Gary V. Powell is a master of storytelling sleight-of-hand. Here, four (or maybe three) guys walk into a bar…

 

Dave is neck deep in his career, has kids in school, and is going through a divorce.

Derek’s never been married but wants to be. As for kids, he always grins and says he has none of whom he’s aware. Sometimes Eddie shows, sometimes not. He’s single and says he likes it that way. He attributes his unreliability to ADHD, which goes untreated now that he’s off his dad’s health insurance. I’m older than the other guys and happily married to a younger woman. That’s how I describe myself—semi-retired and happily married.

Wednesday evenings, we play tennis at the club. If Eddie shows, we play doubles. If not, we play Australian, rotating through two against one, and bitch about Eddie not showing. Mostly, we play to work up a sweat, so we can justify drinking afterwards. We take turns choosing where we go.

Dave is broke, due to his divorce, so he always picks that dive Jay’s at the Lake. Jay’s features Pabst Blue Ribbon on tap, and you can get a pitcher for five bucks. If Eddie shows, we order four pitchers, one a piece for Eddie and me and two for Derek—a former lineman at Appalachian, he weighs in at well over three hundred pounds and says he wouldn’t mind losing a few. If Eddie doesn’t show, we start with three pitchers, one for me and two for Derek. Dave doesn’t drink anymore, other than Dr. Pepper, which they serve at Jay’s.

Derek prefers Hooters. He likes their wings and what he calls the ambience. If Eddie shows, I go in with Derek and Eddie for pitchers of beer and wings. Dave drinks sweet tea because Hooters doesn’t serve Dr. Pepper. He says he can’t afford to come in on the wings, but usually ends up eating ours, anyway. If Eddie doesn’t show, I split the wings with Derek, but order wine, even though their only choices are “red,” “white,” and “pink.”

If Eddie shows, nine times out of ten, he takes us to the Vivid Gentleman’s Club at Exit 36 off of the interstate. Eddie sits at the stage, goes for lap dances, and leaves big tips. He prefers small-breasted women to large-breasted women because large-breasted women scare him and remind him of his mother. Derek pays Dave’s cover because Dave is broke and Derek owns a plastics extrusion business and makes big bucks. The one time out of ten Eddie doesn’t take us to Vivid we go to Akiko Sushi, where the sushi is mediocre at best.

If it’s my night to pick, I make the guys accompany me to the wine bar at the mall, because now that I’m getting older beer gives me the bloat and a headache next morning. They don’t serve Dr. Pepper but the owner knows us well enough he allows Dave to bring in his own, so long as we sit outside and don’t make a big deal of it. If Eddie shows, we have a round of Port to top off the evening, except for Dave. If Eddie doesn’t show, I buy a bottle of jammy Cabernet and Derek buys a bottle of crisp, clean un-oaked Chardonnay.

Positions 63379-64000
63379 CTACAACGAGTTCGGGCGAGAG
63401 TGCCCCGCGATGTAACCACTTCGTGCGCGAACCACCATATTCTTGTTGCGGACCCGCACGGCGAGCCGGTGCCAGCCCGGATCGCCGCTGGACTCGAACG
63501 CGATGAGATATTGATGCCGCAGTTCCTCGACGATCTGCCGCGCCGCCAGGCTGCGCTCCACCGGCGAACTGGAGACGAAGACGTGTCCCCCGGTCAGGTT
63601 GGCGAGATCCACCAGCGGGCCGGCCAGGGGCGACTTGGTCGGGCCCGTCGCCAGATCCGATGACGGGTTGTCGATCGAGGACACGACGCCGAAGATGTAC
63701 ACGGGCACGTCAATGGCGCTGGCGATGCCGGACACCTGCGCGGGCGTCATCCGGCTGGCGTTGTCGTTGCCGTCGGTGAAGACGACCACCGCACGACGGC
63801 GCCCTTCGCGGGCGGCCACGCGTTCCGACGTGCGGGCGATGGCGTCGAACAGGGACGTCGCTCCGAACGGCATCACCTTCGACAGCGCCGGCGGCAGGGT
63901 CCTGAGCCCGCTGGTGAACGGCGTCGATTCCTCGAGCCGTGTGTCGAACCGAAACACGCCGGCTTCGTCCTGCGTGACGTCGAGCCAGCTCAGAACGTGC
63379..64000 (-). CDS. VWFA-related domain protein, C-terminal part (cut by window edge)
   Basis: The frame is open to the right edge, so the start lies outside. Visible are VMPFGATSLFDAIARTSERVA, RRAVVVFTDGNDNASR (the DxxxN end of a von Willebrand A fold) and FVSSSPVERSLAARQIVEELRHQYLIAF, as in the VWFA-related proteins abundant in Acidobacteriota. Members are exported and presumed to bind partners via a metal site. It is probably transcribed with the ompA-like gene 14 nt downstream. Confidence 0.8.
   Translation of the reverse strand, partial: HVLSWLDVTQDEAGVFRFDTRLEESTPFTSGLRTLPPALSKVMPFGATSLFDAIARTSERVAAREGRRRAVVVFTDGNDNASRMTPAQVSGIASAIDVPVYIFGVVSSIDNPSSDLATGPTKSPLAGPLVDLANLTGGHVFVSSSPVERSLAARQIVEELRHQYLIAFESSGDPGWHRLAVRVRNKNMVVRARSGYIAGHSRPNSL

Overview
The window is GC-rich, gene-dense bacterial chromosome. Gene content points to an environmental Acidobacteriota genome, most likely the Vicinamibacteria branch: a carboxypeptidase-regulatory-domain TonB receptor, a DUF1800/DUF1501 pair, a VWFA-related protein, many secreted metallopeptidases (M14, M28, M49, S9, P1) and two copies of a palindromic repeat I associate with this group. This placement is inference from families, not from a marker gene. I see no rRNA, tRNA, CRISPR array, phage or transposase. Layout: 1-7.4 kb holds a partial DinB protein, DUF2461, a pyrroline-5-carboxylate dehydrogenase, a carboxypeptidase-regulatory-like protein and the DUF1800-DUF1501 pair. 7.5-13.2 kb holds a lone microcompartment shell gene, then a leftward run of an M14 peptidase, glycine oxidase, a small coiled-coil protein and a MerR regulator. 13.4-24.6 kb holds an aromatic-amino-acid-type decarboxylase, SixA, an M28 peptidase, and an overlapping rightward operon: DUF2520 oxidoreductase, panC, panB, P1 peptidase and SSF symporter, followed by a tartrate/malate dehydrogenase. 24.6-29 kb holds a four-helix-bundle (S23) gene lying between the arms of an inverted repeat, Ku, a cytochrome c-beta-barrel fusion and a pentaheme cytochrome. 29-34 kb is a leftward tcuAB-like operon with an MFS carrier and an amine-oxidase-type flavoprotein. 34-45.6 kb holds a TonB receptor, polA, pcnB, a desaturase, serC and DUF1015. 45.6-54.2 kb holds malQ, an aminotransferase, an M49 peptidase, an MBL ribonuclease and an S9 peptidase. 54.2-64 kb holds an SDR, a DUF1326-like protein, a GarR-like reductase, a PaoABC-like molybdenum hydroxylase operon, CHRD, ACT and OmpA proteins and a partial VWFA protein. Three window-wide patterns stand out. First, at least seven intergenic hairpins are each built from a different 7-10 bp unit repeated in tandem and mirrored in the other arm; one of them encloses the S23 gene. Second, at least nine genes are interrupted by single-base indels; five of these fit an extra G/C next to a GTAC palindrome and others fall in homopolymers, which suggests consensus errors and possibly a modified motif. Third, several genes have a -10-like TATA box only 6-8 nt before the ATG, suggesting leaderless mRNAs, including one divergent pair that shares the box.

It doesn’t matter where we go the conversation turns to women.

Dave claims he’s done with women. After fifteen years of marriage, Trish moved into a furnished apartment, leaving him with the kids and the mortgage. Trish has asked their daughter Haley if Daddy ever touches her private places. She’s told his son Zach to make a video if Daddy breaks anything.

Derek says Trish is, was, and always will be a bitch.

I tell Dave that people go crazy when they get divorced, like when they fall in love.

If Eddie shows, he says the waitress has a nice ass. If Eddie doesn’t show, Derek says he thinks he’s falling hard for his new girlfriend Ivana.

Dave says Derek is always falling for someone. He says that Derek has fallen hard for three different women in the last year and maybe it’s time he realizes that the hole in his heart can’t be filled by a woman. Dave and I have talked about Derek’s insecurity, likely due to his being overweight.

Derek says very fucking funny—what hole? He says every day he and Ivana discover something new in common. Derek says Ivana likes to cook, play tennis, and travel. If Eddie shows, he says none of that shit matters—what matters is if she’s good in the sack. Derek says it’s none of Eddie’s damn business what Ivana is like in bed. If Eddie doesn’t show, I say I’m happy for Derek and hope things work out well with him and Ivana. Dave says he hopes things works out, too, but he wishes Derek would keep his expectations low, for his own sake—he doesn’t have to fall in love with every woman he sleeps with.

Derek says Ivana is special and, seriously, what hole?

I say Dave didn’t mean anything.

Dave says he’s sorry—he didn’t mean anything about the hole in Derek’s heart and wishes he could take back what he said.

Dave says that when his kids were just babies and he and Trish were drinking, they sometimes slept with other people. It didn’t mean anything because they always came home together. Everyone in their crowd understood that just because you got your rocks off with someone else’s spouse, it didn’t mean you loved them or that you and your spouse were having troubles.

I say sleeping with other people while you’re married is hardly ever good for the marriage. I say that maybe Dave and Trish would still be together if they hadn’t slept around.

Derek says fuckinay.

If Eddie shows, he says he’s not in it for the relationship, only the sex. He says the problem is that most of the time he has to act like he’s in it for the relationship in order to get the sex. Then when the women figure out he’s in it only for the sex, they get pissed off. He says there are a few women who are in it only for the sex, too, but those women scare even him more than large-breasted women. If Eddie doesn’t show, Dave says that saying he and Trish would still be together if they’d hadn’t slept around is like saying they’d still be together if they hadn’t drunk together, but that’s bullshit because drinking was what brought them together to begin with.

I tell Dave I wouldn’t recommend either him or Trish taking up drinking again.